We don't remember what we forgot...

After 9/11 the Nation's mantra was "Never Forget".  But apparently we have because now were supposed to believe that a terrorists right to not have their text messages to the other members of their Terrorist Cell read by the CIA and FBI is more important than the rights of the other 319,999,999 million Americans have to life and safety and that includes you as well as me.

Now I know a lot of people bring up Ben Franklins now infamous quote about Liberty and Safety and I know how people talk about the Constitution and the Founding Fathers and the right to liberty and so forth an so on etc... But as someone who has extensively studied the Founding Fathers and the Constitutional Convention I can emphatically tell you that I believe if Ben or George Washington or James Madison or John Jay or John Adams or Alexander Hamilton or the other founders knew about Nuclear Bombs he wouldn't have been too upset if some terrorist got roughed up with methods much more aggressive than waterboarding if it could save the lives of a few million citizens.  In the 1780s one man didn't have the capability of eradicating an entire city like now but if they did the Founders would certainly have made exceptions to the Constitution.

As a matter of fact, this widely misinterpreted Franklin quote doesn't even have anything to do with the Constitution.  The Brookings Institute’s Benjamin Wittes correctly describes it.  “Very few people who quote these words, however, have any idea where they come from or what Franklin was really saying when he wrote them.”


"Those who would give up essential Liberty, to purchase a little temporary Safety, deserve neither Liberty nor Safety."




According to Wittes, the words appear in a letter widely presumed to be written by Franklin in 1755 on behalf of the Pennsylvania Assembly to the Colonial Governor. “The letter was a salvo in a power struggle between the governor and the assembly over funding for security on the frontier, one in which the assembly wished to tax the lands of the Penn family,” he explains.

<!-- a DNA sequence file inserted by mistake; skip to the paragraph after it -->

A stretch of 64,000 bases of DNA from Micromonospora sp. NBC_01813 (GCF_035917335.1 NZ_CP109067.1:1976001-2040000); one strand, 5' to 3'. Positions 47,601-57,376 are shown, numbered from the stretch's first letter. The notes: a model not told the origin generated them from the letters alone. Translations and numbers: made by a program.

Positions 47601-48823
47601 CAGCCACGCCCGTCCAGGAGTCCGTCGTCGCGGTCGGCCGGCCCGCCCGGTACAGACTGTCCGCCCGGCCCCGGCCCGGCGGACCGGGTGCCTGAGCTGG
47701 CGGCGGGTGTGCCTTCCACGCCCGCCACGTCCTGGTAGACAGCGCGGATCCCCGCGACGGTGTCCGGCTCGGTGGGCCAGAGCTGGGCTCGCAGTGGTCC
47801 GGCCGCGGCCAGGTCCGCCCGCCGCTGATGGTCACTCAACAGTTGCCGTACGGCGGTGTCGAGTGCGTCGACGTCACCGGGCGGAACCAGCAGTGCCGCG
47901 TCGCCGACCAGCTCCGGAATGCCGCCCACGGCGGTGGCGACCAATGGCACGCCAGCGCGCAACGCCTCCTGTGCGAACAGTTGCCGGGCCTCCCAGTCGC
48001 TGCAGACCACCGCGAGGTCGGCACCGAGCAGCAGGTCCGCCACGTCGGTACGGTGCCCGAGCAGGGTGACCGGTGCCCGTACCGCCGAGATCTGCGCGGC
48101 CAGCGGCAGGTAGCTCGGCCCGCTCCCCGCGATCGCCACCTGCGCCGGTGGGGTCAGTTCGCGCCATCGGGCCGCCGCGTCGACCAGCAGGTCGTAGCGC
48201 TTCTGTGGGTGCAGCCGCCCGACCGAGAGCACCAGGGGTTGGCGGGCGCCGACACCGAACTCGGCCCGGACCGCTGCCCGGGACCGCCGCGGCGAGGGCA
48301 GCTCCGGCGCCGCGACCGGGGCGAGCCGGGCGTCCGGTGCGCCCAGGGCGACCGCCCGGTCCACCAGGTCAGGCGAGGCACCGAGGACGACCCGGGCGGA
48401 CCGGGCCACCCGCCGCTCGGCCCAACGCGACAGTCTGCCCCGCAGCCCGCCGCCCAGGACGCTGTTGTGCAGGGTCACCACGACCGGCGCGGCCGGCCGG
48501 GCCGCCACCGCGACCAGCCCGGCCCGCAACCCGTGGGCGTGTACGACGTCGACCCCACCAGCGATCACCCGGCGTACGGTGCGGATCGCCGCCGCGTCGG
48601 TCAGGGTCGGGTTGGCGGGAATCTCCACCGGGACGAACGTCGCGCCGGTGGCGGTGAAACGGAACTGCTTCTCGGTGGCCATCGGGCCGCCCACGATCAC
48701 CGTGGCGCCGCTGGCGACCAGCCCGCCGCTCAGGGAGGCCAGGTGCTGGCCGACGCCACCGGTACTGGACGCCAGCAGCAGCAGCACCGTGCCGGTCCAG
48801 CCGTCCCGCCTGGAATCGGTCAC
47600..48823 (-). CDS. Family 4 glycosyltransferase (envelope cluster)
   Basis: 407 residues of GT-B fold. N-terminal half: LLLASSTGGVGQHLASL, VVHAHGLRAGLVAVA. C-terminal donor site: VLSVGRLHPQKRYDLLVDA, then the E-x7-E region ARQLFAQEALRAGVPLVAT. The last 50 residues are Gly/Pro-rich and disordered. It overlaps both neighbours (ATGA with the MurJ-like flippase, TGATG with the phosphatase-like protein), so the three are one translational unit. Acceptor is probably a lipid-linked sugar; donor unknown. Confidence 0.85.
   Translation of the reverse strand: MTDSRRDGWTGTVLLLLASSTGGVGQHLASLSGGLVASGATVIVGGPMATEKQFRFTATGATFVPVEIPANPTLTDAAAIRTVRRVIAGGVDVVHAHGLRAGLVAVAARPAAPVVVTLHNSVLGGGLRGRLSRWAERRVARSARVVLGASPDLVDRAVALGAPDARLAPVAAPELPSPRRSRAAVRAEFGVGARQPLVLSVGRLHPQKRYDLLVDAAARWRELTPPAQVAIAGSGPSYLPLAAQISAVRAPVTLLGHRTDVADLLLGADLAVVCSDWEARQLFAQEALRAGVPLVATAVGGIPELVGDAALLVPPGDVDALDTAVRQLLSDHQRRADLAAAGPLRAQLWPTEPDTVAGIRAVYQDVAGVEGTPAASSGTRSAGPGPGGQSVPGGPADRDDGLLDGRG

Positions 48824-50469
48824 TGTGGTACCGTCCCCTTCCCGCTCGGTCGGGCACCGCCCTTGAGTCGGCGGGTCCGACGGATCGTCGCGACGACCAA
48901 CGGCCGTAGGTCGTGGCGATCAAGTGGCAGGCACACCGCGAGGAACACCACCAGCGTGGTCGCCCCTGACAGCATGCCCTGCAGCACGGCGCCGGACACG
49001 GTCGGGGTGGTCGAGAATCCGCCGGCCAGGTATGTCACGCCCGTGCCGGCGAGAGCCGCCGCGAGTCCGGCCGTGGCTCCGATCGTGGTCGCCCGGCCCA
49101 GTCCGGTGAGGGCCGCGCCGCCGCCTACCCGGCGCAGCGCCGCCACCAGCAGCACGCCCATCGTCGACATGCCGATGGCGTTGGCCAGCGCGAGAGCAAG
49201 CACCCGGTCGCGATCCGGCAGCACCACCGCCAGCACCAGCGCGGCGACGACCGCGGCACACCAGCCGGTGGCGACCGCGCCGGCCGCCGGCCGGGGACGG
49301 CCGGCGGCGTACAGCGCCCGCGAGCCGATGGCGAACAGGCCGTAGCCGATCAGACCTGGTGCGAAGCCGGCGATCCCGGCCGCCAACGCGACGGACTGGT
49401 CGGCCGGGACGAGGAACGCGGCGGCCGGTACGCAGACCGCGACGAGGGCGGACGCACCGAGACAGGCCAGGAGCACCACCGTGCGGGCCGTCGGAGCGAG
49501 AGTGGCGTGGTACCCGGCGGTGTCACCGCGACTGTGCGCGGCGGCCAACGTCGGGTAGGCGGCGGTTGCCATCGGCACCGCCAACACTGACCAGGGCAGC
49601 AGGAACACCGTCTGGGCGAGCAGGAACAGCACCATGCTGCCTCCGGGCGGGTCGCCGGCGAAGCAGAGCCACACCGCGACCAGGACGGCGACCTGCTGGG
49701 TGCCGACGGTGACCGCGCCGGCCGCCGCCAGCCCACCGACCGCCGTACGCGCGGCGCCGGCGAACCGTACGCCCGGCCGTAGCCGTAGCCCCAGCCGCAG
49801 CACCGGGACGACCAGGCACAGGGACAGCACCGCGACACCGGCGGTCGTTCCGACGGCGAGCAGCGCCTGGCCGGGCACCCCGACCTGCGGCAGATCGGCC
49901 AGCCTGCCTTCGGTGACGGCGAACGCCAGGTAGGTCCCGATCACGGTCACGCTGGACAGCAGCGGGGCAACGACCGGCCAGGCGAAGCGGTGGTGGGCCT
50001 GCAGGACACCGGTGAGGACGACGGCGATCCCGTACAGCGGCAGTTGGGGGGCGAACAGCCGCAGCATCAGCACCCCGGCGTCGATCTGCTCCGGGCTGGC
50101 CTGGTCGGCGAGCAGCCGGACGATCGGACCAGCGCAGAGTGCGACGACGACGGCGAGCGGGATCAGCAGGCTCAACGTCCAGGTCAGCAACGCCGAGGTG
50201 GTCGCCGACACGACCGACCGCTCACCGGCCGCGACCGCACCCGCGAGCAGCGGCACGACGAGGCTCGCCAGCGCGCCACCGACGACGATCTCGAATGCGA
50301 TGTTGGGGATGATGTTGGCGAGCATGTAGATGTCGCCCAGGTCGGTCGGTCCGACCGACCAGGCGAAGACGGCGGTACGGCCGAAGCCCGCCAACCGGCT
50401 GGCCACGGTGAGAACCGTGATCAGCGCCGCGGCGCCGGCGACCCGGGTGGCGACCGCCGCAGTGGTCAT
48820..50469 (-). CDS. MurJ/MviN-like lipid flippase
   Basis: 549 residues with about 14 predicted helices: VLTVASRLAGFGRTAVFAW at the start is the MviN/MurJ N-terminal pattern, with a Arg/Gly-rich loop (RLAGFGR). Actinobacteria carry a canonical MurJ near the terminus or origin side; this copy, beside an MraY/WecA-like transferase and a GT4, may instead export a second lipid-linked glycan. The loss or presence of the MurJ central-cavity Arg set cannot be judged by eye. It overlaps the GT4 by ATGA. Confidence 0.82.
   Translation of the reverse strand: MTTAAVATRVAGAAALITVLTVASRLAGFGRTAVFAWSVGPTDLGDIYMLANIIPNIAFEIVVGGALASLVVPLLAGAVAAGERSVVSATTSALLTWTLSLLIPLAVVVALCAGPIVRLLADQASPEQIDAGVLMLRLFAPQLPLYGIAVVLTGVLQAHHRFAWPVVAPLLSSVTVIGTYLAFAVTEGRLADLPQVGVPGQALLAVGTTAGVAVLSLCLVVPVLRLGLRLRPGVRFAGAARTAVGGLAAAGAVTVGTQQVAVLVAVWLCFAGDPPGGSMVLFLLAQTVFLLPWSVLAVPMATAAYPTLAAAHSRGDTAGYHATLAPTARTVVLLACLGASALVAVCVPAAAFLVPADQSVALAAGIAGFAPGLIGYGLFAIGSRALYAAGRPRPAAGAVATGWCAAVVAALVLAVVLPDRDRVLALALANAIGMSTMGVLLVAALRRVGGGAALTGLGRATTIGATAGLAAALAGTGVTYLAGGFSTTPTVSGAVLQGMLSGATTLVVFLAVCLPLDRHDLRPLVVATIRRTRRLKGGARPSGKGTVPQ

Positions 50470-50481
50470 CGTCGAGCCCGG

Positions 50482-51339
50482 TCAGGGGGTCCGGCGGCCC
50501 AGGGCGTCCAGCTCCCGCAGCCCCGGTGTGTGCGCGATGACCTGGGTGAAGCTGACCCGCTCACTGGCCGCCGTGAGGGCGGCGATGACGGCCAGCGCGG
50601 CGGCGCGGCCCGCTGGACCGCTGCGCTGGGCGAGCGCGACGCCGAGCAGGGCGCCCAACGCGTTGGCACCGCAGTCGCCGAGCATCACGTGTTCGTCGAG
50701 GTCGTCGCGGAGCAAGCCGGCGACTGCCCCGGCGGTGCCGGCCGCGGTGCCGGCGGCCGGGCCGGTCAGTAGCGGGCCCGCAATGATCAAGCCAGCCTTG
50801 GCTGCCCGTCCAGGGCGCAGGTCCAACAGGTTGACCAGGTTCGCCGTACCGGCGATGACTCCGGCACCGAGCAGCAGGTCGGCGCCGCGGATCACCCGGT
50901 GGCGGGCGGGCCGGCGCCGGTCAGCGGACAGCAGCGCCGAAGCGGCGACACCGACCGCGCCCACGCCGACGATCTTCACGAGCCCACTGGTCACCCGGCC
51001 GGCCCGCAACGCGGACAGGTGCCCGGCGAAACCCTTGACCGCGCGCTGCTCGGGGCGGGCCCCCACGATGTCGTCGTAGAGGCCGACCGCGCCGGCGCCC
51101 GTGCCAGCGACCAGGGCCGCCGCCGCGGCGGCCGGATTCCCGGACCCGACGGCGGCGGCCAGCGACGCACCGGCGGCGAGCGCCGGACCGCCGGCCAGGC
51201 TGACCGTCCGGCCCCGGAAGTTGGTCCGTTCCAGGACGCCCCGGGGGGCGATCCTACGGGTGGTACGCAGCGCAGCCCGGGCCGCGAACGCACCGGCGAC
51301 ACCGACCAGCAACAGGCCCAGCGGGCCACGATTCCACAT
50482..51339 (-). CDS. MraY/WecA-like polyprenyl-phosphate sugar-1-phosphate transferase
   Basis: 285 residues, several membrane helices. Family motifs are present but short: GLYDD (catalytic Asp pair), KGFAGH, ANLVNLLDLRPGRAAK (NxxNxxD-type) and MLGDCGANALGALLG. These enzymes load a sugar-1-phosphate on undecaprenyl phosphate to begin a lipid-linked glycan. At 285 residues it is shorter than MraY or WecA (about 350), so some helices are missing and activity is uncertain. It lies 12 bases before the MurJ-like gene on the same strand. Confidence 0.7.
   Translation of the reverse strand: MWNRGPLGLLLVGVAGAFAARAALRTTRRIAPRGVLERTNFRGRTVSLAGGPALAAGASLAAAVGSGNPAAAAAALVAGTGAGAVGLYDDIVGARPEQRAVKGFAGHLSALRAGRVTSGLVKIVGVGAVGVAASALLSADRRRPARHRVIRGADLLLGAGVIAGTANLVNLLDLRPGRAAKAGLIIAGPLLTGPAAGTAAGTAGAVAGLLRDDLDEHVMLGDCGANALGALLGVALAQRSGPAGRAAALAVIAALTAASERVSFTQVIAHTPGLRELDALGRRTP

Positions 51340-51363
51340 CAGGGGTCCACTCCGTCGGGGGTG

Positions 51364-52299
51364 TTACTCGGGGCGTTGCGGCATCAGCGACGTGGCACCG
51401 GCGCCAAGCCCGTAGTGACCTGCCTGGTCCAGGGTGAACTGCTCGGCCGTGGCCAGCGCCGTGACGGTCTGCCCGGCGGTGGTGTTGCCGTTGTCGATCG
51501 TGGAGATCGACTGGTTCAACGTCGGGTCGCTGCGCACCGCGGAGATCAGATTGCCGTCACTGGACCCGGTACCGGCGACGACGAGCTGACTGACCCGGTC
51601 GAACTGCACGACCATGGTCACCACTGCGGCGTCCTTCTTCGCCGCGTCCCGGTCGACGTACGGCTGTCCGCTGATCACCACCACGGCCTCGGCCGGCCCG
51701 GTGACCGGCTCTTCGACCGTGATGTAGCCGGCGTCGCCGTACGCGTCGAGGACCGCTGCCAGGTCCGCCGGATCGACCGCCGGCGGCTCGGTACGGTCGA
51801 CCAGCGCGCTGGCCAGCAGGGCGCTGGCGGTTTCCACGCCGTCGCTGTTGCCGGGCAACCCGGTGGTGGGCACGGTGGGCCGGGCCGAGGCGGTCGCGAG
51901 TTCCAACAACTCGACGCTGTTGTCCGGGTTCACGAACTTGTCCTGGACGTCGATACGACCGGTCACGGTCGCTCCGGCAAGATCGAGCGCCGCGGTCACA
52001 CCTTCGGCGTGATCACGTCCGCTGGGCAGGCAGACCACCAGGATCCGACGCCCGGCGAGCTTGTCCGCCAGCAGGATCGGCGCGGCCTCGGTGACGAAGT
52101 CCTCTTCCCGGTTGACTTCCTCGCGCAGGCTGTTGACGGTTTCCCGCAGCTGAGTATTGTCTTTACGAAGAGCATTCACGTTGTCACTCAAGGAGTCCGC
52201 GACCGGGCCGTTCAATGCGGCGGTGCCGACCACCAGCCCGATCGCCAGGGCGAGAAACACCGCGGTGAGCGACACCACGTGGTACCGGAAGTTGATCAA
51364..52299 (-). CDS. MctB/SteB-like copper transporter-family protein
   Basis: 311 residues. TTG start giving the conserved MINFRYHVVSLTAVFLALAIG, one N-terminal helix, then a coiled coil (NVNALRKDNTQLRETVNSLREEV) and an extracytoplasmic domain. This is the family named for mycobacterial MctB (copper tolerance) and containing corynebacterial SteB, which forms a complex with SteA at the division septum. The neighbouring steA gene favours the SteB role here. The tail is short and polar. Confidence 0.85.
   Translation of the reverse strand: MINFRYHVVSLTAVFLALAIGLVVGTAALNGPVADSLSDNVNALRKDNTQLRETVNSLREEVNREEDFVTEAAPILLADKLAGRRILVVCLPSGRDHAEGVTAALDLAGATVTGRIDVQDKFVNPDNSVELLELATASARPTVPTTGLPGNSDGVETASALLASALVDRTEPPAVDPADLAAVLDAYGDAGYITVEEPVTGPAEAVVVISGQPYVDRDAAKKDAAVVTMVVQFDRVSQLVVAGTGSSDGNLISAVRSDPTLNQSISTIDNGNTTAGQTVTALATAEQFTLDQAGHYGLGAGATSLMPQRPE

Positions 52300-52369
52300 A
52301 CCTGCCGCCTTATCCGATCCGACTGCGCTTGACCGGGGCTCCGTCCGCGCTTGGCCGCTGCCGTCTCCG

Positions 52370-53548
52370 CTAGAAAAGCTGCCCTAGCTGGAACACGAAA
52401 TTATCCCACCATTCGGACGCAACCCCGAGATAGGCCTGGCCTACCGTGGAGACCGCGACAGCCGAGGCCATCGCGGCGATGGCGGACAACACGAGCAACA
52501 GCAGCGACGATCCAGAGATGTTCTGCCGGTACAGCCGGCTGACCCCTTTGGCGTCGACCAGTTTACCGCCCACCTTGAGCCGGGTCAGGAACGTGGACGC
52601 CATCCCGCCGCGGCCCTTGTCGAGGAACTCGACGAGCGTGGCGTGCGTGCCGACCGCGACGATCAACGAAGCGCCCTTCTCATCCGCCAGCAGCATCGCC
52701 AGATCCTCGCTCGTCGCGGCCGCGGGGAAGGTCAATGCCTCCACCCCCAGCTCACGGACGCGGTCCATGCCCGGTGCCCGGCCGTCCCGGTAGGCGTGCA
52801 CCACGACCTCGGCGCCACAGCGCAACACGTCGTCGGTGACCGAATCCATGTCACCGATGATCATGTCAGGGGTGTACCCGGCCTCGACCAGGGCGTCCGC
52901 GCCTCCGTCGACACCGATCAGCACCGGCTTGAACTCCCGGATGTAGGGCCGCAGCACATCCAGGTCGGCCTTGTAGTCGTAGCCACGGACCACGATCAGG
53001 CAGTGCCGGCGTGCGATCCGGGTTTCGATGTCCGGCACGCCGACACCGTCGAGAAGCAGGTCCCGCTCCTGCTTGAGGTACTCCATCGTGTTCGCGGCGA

The letter wasn’t about liberty but about taxes and the ability to “raise money for defense against French and Indian attacks. The Governor kept vetoing the assembly’s efforts at the behest of the family, which had appointed him.”  Indeed, if you look at the text surrounding the famous quote, it’s pretty clearly about money: “Our assemblies have of late had so many supply bill, and of such different kinds, rejected, on various pretenses,” wrote Franklin.  There’s not much on liberty, as we understand the concept, in the entire letter.

So today I would like to talk about why I think these guys at Apple are ###@@@&& ***@@#$$!!!s with regards to the recent controversy about the FBI wanting to Hack the phone of one the San Bernardino terrorists.  They are making the argument apparently the greatest and most sacred self-evident right that has been bestowed upon us by our Creator and our Government is the right to have our inane irrelevant stupid text exchanges with our friends and family be off limits to the Government.  That obviously and clearly outweighs our right to not be killed or tortured by terrorists. 



But guess what?  The Feds could search your house with a Warrant.  That's legal.  They can tap your phone or put a bug in your car. (Watch GoodFellas).  That's legal.  The can even give you a freaking body cavity search if they arrest you.  That's legal.  So why is Apple different?  They want to make it so the Phones are inaccessible even with a warrant...and that is my biggest problem with this issue.  Their recent success has created enormous Hubris.

So anyway I'd like to ask Scum Bag Jack Ass CEO of Apple Tim Cook and all the brain dead drone Sheeple Millennials who support him to answer the following questions:


  1. If 9/11 could have been stopped would it have been OK for the FBI to look at Mohamad Attas private text messages?
  2. If the Newtown school massacre could have been prevented would it have been OK for the police to look at Adam Lanzas private messages?
  3. If ISIS has a Nuclear Bomb in an American City and they are going to set if off it 10 minutes would it be OK for the FBI to look at the private messages of a terrorist that they have in custody if it could save the lives of millions of people?
  4. If your parents or children or other loved ones were being tortured by terrorists would you give the Feds permission to look at your messages if it could end their agony and impending deaths?
  5. Why are warrants good enough for American citizens and other companies but not good enough for Apple?
  6. If there is a massive terrorist attack somewhere tomorrow that kills thousands of people will you still stick to your argument?
  7. Is your right to having your text messages and contacts be private really more important than yours and your families right to life and safety?  Really?